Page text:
Sales and marketing expenses consist of personnel and related benefit expense, stock-based compensation expense, direct sales and marketing expense, employee travel expense, and management consulting expense. We currently incur sales and marketing expenses to promote Neonorm calf and foal sales.

 

We expect sales and marketing expense to increase significantly as we develop and commercialize new products and grow our existing Neonorm market. We will need to add sales and marketing headcount to promote the sales of existing and new products.

 

General and Administrative Expense

 

General and administrative expenses consist of personnel and related benefit expense, stock-based compensation expense, employee travel expense, legal and accounting fees, rent and facilities expense, and management consulting expense.

 

We expect general and administrative expense to increase in order to enable us to effectively manage the overall growth of the business. This will include adding headcount, enhancing information systems and potentially expanding corporate facilities.

 

Interest Expense

 

Interest expense consists primarily of interest on convertible promissory notes, the standby bridge financing commitment and the loan and security agreement (long-term debt arrangement). It also includes interest expense and the amortization of a beneficial conversion feature related to convertible promissory notes issued in June and December 2014 and in February and March 2015.

 

32



Table of Contents

 

Results of Operations

 

Comparison of the three months ended March 31, 2017 and 2016

 

The following table summarizes the Company’s results of operations with respect to the items set forth in such table for the three months ended March 31, 2017 and 2016 together with the change in such items in dollars and as a percentage:

 

 

 

Three Months Ended

 

 

 

 

 

 

 

March 31,

 

 

 

 

 

 

 

2017

 

2016

 

Variance

 

Variance %

 

 

 

 

 

 

 

 

 

 

 

Revenue

 

$

74,544

 

$

38,146

 

$

36,398

 

95.4

%

Collaboration Revenue

 

747,866

 

 

747,866

 

N/A

 

Total revenue

 

822,410

 

38,146

 

784,264

 

2056.0

%

 

 

 

 

 

 

 

 

 

 

Operating Expenses

 

 

 

 

 

 

 

 

 

Cost of revenue

 

16,145

 

18,368

 

(2,223

)

(12.1

)%

Research and development expense

 

1,255,452

 

1,751,741

 

(496,289

)

(28.3

)%

Sales and marketing expense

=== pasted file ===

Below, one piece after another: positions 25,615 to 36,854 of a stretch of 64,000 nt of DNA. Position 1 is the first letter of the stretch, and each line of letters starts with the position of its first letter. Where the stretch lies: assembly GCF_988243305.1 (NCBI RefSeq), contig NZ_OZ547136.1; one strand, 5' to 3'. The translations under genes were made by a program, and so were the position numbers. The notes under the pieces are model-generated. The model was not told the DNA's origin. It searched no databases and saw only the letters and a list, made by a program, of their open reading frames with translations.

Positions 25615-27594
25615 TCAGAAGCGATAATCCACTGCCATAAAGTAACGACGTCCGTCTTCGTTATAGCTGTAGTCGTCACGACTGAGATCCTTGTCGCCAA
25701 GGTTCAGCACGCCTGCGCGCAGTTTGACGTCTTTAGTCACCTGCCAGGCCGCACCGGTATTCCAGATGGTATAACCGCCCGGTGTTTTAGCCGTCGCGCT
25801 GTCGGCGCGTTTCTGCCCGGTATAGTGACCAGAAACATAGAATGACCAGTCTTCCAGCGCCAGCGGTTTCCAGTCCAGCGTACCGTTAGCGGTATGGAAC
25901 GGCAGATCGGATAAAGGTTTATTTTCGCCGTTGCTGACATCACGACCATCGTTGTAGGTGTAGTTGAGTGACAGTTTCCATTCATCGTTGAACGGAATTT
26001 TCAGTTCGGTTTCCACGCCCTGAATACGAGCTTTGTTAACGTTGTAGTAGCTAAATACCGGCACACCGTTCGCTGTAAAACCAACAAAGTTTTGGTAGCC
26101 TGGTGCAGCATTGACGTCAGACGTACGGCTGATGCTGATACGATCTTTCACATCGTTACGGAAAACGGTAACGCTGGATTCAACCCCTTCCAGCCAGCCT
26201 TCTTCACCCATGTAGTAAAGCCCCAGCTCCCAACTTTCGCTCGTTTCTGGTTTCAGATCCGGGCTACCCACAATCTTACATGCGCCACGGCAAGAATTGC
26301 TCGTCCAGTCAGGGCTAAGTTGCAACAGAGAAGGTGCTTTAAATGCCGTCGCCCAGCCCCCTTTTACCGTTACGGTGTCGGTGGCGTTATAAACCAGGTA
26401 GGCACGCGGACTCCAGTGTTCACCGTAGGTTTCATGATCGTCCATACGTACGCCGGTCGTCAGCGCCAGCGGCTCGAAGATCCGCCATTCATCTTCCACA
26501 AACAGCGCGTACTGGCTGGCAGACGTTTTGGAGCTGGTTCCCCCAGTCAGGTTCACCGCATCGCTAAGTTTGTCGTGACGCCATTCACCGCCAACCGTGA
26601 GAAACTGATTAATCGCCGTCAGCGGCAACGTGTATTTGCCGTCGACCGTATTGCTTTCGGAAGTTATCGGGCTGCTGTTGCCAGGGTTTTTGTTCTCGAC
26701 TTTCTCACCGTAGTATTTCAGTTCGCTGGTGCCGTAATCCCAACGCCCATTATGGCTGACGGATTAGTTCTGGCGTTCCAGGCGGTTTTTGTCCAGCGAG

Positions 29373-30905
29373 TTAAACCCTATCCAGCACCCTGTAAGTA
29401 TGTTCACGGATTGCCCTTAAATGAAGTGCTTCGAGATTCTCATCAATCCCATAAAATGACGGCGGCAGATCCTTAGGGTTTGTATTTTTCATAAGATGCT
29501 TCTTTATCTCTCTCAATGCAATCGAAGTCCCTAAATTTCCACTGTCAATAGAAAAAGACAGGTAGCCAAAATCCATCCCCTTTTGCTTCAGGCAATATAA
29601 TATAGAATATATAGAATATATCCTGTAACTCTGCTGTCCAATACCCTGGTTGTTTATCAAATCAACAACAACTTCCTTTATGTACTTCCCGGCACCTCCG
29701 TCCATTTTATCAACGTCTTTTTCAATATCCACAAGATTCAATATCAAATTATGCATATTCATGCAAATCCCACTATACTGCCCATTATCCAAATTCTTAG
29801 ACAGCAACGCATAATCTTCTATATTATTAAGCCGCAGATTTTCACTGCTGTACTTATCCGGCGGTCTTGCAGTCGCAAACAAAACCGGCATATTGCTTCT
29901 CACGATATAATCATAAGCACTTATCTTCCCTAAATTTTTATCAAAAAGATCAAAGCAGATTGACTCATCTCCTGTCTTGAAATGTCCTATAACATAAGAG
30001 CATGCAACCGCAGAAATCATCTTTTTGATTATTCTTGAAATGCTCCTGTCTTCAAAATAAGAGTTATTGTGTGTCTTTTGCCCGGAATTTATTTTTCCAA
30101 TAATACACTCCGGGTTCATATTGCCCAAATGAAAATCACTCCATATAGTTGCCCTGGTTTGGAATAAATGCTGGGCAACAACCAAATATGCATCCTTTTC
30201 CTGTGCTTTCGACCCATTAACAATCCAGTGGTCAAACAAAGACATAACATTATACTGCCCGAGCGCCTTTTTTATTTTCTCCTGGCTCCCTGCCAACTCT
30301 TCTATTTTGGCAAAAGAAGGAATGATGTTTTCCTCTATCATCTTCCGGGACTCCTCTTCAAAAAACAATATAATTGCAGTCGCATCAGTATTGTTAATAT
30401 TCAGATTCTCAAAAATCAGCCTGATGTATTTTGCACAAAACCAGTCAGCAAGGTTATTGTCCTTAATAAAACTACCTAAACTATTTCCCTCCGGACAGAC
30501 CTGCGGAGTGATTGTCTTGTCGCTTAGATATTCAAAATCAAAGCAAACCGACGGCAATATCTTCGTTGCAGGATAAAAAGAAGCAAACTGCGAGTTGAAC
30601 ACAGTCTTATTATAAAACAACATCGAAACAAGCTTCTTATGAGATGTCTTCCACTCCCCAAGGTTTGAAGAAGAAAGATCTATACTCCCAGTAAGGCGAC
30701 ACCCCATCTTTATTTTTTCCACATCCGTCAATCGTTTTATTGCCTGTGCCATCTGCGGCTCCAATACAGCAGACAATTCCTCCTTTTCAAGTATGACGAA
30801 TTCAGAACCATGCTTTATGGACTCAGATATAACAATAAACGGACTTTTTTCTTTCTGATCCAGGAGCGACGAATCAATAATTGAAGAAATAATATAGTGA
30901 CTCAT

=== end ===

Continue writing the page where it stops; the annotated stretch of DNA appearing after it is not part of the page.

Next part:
122,912

 

164,413

 

(41,501

)

(25.2

)%

General and administrative expense

 

3,303,503

 

1,788,385

 

1,515,118

 

84.7

%

Total operating expenses

 

4,698,012

 

3,722,907

 

975,105

 

26.2

%

Loss from operations

 

(3,875,602

)

(3,684,761

)

(190,841

)

(5.2

)%

 

 

 

 

 

 

 

 

 

 

Interest expense, net

 

(180,072

)

(284,236

)

104,165

 

36.7

%

Other income

 

1,448

 

(15,207

)

16,655

 

109.5

%

Change in fair value of warrants

 

(453,419

)

 

(453,419

)

N/A

 

Loss on extinguishment of debt

 

(207,713

)

 

(207,713

)

N/A

 

Net loss and comprehensive loss

 

$

(4,715,358

)

$

(3,984,204

)

$

(731,154

)

(18.4

)%

 

Revenue and Cost of Revenue

 

Neonorm Calf and Foal

 

Revenue of $44,544 and $38,146 and related cost of revenue of $16,145 and $18,368 for the three months ended March  31, 2017 and 2016 reflects sell-through of our Neonorm Calf and Neonorm Foal products to our distributors. We defer recognizing revenue and cost of revenue until products are sold by the distributor to the distributor’s end customers and recognition depends on notification from the distributor that product has been sold to the distributor’s end customer. We experienced a slight increase in unit sales in the three months ended March 31, 2017 compared to the same period in 2016 resulting in the increase in revenue. The insignificant decrease in cost of revenue resulted from the sale of lower weighted average cost of inventory sold.  We are increasing our efforts to promote sales growth.

 

Botanical extract

 

We began selling botanical extract to a distributor for use exclusively in China beginning in December 2016. The revenue from these sales, which totaled $30,000 in the three months ended March 31, 2017, is recognized upon shipment to the distributor as no return rights are provided to this distributor. We experienced a reduction in Neonorm Calf unit sales in the year ended December 31, 2016 compared to 2015 resulting in the decrease in revenue. We had no cost of product revenue associated with the botanical extract as we wrote off the full value of the botanical extract to expense in 2014 due to uncertainty of future use and ability to sell to a customer.